Ironside 42 | 7,793    
16 Oct 2009  #9

Did you know that in fact Germans are the largest ethnic group in the US? I was astounded by this discovery too, thought it were the Irish or Italians, but no, it seems like the Germans are the biggest group...By largest group I mean the ppl of European anchestry.

I knew:)
it suppose to be one vote that decided that 13 states of America will communicate in English instead of German.

There two reason for emigration from Poland under Russian rule in 1905 - conscription due to war between Russia and Japan and social and national upheaval.

There was strikes, battle with army on the streets, and killing of policemen and official by various organization!
Hard and turbulent times!
TheOther 5 | 2,921    
16 Oct 2009  #10

Looking through the US immigration records they were listed as either Austrian or German even though they were Polish

Of course, because they were Austrian-Hungarian, Russian or German citizens.

There two reason for emigration from Poland under Russian rule in 1905

Sorry to be picky here, but there was NO Poland in 1905. In genealogy you have to base your research on facts and not on wishful thinking... ;)
Piorun - | 660    
16 Oct 2009  #11

Of course, because they were Austrian-Hungarian, Russian or German citizens.

You are a Yank; I guess you missed the part where he talks about the ethnic group not citizenship. Am I missing something or you just wanted to put your two cents in where it does not belong.
TheOther 5 | 2,921    
16 Oct 2009  #12

You are a Yank

No, I'm not.

where he talks about the ethnic group not citizenship

Ethnic group equaled citizenship. There were also no Basks (Basques) for example, just Spanish.

Am I missing something

Yes... ;)
Is was speaking from a strictly genealogical perspective.
Piorun - | 660    
16 Oct 2009  #13

It might come as a shock to you but you can be a US citizen yet still be an American Indian by ethnicity.

Is was speaking from a strictly genealogical perspective.

Then perhaps you should re learn the definitions again.
TheOther 5 | 2,921    
16 Oct 2009  #14

Piorun

Gheez, Piorun ... we are talking about 1890 to 1905. They didn't care if you were an ethnic Pole, because the country of Poland didn't exist. You came from Russia, so you were a Russian. You came from the German Empire, so you were a German. You came from Austria-Hungary, so you were an Austrian-Hungarian. What's so difficult to understand? Citizenship equaled ethnicity, as I said before.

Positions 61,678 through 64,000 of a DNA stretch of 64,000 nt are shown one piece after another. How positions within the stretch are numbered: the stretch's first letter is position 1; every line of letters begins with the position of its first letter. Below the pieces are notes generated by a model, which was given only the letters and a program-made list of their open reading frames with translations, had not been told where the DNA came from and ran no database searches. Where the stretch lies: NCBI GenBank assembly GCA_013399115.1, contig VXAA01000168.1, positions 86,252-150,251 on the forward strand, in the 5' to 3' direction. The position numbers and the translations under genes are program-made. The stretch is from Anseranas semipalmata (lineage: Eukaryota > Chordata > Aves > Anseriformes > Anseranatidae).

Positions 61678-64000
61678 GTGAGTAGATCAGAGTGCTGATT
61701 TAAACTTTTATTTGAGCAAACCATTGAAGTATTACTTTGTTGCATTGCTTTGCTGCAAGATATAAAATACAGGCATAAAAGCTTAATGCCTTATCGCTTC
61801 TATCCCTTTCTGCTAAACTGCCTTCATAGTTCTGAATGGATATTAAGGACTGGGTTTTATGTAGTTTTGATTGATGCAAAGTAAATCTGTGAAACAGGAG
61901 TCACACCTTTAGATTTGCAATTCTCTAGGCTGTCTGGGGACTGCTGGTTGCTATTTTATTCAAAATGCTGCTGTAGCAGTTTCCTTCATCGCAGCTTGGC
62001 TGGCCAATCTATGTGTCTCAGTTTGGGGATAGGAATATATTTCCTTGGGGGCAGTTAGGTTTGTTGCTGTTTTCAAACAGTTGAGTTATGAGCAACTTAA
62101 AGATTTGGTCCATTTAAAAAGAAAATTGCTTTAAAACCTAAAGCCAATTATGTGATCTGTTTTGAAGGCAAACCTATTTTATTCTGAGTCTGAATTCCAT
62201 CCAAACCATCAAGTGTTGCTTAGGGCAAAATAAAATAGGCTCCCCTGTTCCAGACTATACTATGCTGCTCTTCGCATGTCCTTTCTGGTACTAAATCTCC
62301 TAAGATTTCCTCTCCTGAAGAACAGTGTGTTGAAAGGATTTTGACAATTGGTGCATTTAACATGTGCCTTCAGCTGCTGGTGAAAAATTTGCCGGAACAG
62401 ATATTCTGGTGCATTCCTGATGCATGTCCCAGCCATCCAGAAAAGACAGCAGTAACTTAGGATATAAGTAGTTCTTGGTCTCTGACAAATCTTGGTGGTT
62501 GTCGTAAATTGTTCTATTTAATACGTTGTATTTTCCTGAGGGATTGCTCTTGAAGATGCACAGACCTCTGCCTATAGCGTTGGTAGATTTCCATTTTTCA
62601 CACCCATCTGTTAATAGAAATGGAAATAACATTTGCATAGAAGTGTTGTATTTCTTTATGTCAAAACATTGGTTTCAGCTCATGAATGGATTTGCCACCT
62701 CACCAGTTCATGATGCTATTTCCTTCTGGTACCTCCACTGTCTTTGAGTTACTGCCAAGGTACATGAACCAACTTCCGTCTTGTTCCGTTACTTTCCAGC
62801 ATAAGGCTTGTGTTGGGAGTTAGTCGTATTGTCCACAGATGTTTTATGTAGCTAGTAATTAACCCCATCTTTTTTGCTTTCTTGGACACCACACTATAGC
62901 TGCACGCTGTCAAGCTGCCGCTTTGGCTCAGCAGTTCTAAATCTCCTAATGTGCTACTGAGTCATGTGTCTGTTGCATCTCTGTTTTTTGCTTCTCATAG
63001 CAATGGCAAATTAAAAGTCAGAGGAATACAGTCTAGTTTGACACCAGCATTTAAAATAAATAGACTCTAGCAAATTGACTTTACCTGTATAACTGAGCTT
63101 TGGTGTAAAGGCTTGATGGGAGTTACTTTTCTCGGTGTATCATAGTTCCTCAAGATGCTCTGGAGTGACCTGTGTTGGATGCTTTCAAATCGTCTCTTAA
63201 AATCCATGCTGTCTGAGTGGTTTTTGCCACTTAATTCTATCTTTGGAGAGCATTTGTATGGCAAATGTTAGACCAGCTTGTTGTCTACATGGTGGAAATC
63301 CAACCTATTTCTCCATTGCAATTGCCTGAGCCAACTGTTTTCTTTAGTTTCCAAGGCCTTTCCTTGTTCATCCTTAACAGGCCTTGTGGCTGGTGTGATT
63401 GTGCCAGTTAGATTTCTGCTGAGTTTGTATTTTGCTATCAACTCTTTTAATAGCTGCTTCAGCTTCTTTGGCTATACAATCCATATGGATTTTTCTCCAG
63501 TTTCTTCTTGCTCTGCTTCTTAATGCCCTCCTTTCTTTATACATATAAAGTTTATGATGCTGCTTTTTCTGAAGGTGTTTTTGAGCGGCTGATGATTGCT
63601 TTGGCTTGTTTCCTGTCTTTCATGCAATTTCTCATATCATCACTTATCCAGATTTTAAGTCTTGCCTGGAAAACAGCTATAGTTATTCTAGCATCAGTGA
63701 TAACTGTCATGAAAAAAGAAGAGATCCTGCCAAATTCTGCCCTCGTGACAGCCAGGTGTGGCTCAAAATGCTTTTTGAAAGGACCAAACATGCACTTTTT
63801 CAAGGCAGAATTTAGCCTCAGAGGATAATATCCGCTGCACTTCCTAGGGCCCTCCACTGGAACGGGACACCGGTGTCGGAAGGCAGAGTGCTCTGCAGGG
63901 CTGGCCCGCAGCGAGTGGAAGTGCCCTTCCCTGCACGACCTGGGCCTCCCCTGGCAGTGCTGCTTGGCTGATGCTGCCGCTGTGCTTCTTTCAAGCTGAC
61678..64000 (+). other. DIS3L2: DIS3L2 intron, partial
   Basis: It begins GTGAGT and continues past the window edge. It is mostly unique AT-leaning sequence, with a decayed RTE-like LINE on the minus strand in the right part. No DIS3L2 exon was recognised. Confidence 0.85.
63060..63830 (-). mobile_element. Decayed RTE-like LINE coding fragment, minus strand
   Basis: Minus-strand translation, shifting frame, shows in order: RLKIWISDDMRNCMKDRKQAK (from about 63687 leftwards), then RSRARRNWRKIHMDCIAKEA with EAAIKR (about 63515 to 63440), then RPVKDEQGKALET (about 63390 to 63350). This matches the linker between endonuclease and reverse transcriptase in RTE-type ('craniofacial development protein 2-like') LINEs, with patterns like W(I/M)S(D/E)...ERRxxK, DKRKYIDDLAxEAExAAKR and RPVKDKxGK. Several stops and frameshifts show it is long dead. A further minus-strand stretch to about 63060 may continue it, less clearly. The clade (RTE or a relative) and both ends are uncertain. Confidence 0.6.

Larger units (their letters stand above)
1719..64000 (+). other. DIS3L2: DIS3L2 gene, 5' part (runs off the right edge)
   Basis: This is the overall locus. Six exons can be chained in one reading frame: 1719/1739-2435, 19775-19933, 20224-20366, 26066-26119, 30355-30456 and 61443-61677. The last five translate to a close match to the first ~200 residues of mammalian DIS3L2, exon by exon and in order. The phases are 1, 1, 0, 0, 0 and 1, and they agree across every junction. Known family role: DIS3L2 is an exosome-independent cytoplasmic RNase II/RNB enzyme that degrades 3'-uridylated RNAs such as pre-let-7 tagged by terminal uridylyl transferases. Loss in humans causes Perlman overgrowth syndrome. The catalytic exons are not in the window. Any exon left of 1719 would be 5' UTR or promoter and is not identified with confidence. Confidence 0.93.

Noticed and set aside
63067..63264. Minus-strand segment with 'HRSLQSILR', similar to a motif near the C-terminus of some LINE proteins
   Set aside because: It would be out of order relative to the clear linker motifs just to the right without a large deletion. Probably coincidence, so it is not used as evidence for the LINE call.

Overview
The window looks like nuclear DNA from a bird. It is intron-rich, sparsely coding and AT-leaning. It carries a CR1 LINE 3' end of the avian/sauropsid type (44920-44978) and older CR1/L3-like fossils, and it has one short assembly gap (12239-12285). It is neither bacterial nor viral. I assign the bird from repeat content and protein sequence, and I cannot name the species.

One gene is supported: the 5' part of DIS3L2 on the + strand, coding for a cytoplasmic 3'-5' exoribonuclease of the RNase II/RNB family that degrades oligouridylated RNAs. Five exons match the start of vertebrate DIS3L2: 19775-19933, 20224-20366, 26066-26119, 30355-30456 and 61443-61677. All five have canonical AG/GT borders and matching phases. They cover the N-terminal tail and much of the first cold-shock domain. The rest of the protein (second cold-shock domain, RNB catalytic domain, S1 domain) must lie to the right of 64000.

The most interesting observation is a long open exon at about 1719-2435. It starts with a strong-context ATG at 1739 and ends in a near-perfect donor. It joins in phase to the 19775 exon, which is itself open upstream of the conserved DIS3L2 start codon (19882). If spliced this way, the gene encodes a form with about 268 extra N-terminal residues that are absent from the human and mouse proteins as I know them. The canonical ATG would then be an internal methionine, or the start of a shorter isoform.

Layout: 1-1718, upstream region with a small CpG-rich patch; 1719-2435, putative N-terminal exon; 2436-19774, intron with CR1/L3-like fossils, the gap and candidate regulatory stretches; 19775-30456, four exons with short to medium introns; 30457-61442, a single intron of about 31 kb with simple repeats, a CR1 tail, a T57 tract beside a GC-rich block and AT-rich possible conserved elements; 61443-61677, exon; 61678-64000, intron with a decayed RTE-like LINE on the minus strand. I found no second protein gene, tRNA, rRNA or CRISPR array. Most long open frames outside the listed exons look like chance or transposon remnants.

It might come as a shock...

Not really, as they told me I'm Caucasian although I'm not from that region... :)
Piorun - | 660    
16 Oct 2009  #15

They didn't care if you were an ethnic Pole, because the country of Poland didn't exist. You came from Russia, so you were an ethnic Russian. You came from the German Empire, so you were a German. What's so difficult to understand?

That’s exactly my point, the results are false, they were Polish by ethnicity yet counted as German even though they were not.
Bratwurst Boy 5 | 7,944    
16 Oct 2009  #16

Well, that may be but the census we are talking about (where the german heritage group is the biggest in the US) was recent. People where asked about their heritage, I doubt that any Pole was forced to say "German"....

So the numbers should quite correct!

en.wikipedia.org/wiki/German_American

German Americans

50,764,352
17.1% of the US population (2006) [6]

Piorun - | 660    
16 Oct 2009  #17

I doubt that any Pole was forced to say "German"....

Perhaps but it still makes you wonder how many of them really know their roots. They look at the records it said German therefore I’m German.
Bratwurst Boy 5 | 7,944    
16 Oct 2009  #18

They look at the records it said German therefore I’m German.

Oh please....then why didn't they became Germans, Austrians or Russians during the partitions??? Even today after centuries in Polonia they didn't forgot their roots (nor did the Germans)!
Piorun - | 660    
16 Oct 2009  #19

Even today after centuries in Polonia they didn't forgot their roots

Mind you we are talking about Americans, they claim a lot of things. The mixture is high among them.
Bratwurst Boy 5 | 7,944    
16 Oct 2009  #20

I've thought so too but there are more people than one would think who are not mixed and if then only in their cultural group...

This census asked about this too...more people than not claimed both sides one heritage only!

PS: Did you know that even Obama has german roots???

...Genealogists at the No.1 family history Web site revealed that President Obama's German ancestor was born Johann Conrad Wolflin on January 29, 1729. He immigrated in 1750, sailing to America on the ship Patience. Johann Conrad changed his last name to Wolfley once he settled among other German immigrants in Pennsylvania. His son, Ludwig Wolfley, President Obama's 5th great-grandfather, was born in 1766 in Lancaster County, Pennsylvania. This research confirms that President Obama is one of the 17 percent of Americans with German ancestry.*

TheOther 5 | 2,921    
16 Oct 2009  #21

the results are false